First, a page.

Interest free credit cards - 5 things you need to know

How to get a better interest free credit card, and use it more effectively

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In the 1990s, when interest-free credit cards first arrived on the market, we stopped thinking of using credit cards as borrowing and getting into debt, because it felt like being given free money.

Now interest-free deals can run for as long as three years, so it feels like endless free money.

However, if there's one thing the credit crunch taught us, it's that eventually everything has to be repaid. So before you consider getting an interest free credit cards, there are five things you need to know.

1. This isn't free money: you need to make a plan for paying it back

This seems obvious, but you will have to battle everything your subconscious throws at you. The separation of buying things and paying for them is a dangerous thing psychologically, because it's easy to forget the second half of the equation until it's too late. If you fail to pay the money back by the end of the interest-free period, you will have needlessly created a debt problem.

The only sensible way to use interest free cards is to make the single purchase you were intending to make, and work out how much you need to repay each month in order to pay it all off by the end of the interest-free period. Then set up a direct debit for this amount every month.

2. You will be tempted to spend more

A study by the Massachusetts Technology Institute in 1998 found that we can easily become victims of mental accounting, because the pleasure of spending is divorced from the pain of paying. With an interest-free card, we don't feel the pain when we spend (because we don't have to pay a penny for more than a year), so we are less likely to be able to control how much we are spending.

It can also seem easy to borrow a little more when we have a monthly shortfall, but paying for the essentials on credit is one of the arming signs that you are building up a serious debt problem.

3.There will be fees in the small print

The card providers don't make any money from lending you money for free, so they have to make it another way. Before you get a card, therefore, it's worth checking the fees you may be charged.

On a balance transfer card, the most common is a transfer fee, which is a percentage of the amount you want to move over to the card, and tends to be around 3%. You can shop around for lower fees, and one Tesco card is currently on offer with no transfer fee, but it pays to be aware of it.

On a balance transfer card you also need to be aware of the APR for purchases. Don't be tempted just to spend on the card because the credit is available, because you may be borrowing at a punitive rate. If you get a balance transfer card and subsequently need to borrow more, consider a 0% purchases card.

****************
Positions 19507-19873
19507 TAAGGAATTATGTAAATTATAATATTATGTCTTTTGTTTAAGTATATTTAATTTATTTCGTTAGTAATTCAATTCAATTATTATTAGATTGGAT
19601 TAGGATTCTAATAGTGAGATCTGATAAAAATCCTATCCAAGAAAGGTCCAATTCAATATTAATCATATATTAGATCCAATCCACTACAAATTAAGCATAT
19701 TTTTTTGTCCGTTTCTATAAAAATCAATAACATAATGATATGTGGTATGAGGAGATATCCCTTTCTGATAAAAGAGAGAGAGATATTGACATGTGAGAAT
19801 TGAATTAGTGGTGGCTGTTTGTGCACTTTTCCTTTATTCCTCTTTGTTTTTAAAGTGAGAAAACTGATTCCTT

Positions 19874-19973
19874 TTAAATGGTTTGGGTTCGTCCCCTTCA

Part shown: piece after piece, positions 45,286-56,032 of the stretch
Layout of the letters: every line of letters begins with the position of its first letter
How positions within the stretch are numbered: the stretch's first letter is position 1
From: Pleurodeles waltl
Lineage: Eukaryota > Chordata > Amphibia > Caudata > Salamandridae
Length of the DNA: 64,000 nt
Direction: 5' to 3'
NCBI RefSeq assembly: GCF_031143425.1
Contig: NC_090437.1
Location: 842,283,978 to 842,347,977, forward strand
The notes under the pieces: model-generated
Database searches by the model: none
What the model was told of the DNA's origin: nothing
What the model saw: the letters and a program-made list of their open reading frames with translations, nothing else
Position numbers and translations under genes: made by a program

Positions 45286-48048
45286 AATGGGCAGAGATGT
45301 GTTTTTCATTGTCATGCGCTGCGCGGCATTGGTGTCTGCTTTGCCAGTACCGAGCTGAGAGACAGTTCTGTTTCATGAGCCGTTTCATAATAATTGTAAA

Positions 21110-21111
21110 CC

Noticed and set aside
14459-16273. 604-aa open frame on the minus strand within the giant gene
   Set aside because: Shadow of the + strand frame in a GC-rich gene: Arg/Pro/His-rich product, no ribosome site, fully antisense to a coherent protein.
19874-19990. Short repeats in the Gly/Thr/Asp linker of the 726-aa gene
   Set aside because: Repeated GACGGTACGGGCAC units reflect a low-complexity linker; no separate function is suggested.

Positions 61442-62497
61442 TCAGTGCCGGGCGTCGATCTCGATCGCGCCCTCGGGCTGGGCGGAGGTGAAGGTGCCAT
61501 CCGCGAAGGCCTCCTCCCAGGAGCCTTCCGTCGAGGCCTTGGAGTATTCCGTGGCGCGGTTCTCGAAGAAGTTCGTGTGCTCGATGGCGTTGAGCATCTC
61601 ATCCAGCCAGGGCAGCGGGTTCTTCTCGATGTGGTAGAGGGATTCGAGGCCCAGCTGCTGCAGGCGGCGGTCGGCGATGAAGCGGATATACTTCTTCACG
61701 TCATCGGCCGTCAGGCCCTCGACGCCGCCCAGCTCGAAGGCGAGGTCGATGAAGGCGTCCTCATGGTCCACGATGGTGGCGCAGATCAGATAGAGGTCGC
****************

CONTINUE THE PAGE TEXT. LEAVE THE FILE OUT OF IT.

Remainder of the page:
You also need to think carefully about why you need to add more debt to the pile, and whether the solution is more debt or a rethink of your finances.

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4. Mistakes will be costly

If you are late with a payment, miss a monthly payment, or exceed your credit limit, you will be charged a fee. This is usually around £12, but if you do this regularly the costs can be far higher. If you regularly break the rules, the card provider may deem you to present more of a risk than they first envisaged, so they may withdraw your access to free debt, and move you onto a standard credit card with a painful interest rate. Around 30% of people with an interest-free deal end up being moved onto the standard rate.

To avoid this fate, you need to set up a direct debit to pay off at least the minimum every month. The sensible option is to set it up to pay whatever you need to in order to pay off what you have borrowed during the interest-free period.

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5. If you are rejected for one don't apply for another one, check your credit rating

These cards often require an impeccable credit rating before you can borrow at 0%. If you are rejected by a credit card provider, don't just apply for another, because having several applications close to one another will leave a footprint on your credit record, and make lenders even less likely to offer you a 0% card.

Instead, check your credit record to see whether there is a mistake or an omission which is preventing you from getting credit. It may be that you are not on the electoral record, or that you are erroneously linked with a former partner, so you can put that right and improve your chances of being accepted before you make another application.

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